Some 78% of financial executives think their work is going to change over the next five years because of new digital business trends. Members expect to interact with a credit union the same way they order groceries or toilet paper.
But, as we move into 2020, there’s some worry about the certainty of the economy toward the back half of the year. More than two-thirds of CFOs in the U.S. are predicting a recession, according to a study from Duke University/CFO Global Business Outlook.
It’s only a prediction, but if a recession does happen, your credit union needs to be ready. The big banks will be left tightening up their credit belts, meaning customers will turn to their local credit unions for loans. These folks (of all ages) will head into a branch or hit digital channels that can provide instant gratification. They’ll crave more face-to-face transactions that produce results served up with a side of empathy.
Some trends, like video banking, will transform into a credit union mainstay as it lets members talk face-to-face to an agent, while credit unions can centralize their workforce.
Here are four other trends that are shaping the digital landscape for credit unions into 2020:
1. A move to the cloud becomes more urgent
A few years ago, credit unions felt pretty confident about their future and that of their technological infrastructure. While the digital forces roiled industries around them, life in the financial sector seemed pretty well cushioned against the chaos. After all, incumbents had cemented relationships with a vat of members and vendors over the decades. Vertically integrated business models insulated them from external shocks, and banking regulations made it nearly impossible for competitors to get into the game.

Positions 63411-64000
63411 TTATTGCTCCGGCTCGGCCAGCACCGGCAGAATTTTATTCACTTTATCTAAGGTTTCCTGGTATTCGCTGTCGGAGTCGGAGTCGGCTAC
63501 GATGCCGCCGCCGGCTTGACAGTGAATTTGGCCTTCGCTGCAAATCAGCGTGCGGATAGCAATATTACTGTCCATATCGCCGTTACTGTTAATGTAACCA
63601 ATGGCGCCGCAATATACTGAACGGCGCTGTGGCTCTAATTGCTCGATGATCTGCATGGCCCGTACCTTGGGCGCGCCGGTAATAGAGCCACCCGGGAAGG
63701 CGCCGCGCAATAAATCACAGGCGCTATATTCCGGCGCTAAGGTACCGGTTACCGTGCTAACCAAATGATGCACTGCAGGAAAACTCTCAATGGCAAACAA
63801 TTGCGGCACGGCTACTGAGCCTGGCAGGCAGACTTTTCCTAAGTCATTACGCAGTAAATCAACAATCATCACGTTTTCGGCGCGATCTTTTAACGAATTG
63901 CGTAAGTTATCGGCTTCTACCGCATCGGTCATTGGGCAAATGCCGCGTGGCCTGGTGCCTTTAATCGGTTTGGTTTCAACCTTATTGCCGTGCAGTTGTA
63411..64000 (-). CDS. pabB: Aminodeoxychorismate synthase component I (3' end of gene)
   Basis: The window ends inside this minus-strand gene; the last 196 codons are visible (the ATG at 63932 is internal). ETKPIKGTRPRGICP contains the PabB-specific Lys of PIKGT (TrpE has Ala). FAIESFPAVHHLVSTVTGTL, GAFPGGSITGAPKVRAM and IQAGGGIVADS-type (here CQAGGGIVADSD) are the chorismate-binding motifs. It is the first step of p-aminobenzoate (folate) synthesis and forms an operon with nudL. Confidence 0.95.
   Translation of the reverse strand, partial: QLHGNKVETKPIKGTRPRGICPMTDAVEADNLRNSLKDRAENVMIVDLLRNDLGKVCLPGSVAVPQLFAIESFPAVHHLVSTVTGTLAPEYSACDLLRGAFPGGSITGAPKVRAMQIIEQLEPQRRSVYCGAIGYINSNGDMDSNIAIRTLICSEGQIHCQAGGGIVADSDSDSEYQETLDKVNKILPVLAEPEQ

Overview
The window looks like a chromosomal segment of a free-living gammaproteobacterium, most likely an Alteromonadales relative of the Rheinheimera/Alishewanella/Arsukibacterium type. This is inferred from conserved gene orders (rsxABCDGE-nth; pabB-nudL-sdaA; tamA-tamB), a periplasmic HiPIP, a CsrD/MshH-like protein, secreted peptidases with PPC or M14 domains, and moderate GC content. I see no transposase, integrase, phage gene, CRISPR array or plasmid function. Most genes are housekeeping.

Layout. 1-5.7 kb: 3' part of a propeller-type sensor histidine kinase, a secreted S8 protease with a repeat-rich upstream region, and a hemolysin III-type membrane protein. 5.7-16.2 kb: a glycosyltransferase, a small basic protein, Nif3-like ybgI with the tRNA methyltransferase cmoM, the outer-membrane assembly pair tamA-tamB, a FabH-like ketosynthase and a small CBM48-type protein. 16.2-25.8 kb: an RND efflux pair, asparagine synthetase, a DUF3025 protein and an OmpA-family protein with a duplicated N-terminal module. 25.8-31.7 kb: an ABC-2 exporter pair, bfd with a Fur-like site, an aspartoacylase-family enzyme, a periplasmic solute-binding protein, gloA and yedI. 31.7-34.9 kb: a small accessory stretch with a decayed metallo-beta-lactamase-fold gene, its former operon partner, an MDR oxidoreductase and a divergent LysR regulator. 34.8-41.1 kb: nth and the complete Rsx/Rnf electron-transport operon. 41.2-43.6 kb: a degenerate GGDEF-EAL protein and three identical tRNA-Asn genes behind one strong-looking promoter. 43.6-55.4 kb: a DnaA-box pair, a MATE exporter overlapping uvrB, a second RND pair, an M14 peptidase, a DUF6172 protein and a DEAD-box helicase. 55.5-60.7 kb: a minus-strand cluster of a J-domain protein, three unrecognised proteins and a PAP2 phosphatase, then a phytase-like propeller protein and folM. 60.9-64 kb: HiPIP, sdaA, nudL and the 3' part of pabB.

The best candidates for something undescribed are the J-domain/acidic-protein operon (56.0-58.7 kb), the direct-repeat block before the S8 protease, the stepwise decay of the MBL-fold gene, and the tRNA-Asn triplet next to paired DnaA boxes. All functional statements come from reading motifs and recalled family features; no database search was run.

But the digital tide financial execs thought they’d outpaced is now rolling onto the beach in the form of rising customer expectations, unexpected competition, and the evolution of the platform economy. All driven by digital technology.
According to a study from our friends at NNT Data, nine in 10 financial services and insurance execs think this is the year for a full-scale digital transformation. The top execs are done investing in just bits and pieces here and there. Instead, they’re favoring a fundamental change in technology and process. A change in how your credit union interacts with your members, and each other, on a daily basis.
The same study found 61% of FS&I companies have been forced to move past their traditional business models because of digital disruption. Another study from The Financial Brand found branch visits are projected to decline by 36% through 2022.
Don’t get me wrong, physical branches will still play an important role in fulfilling the credit union mission. But in the next year (and from then on), members will expect service excellence through a host of digital channels. Your core and member services platforms need to be agile enough to deliver and then scale.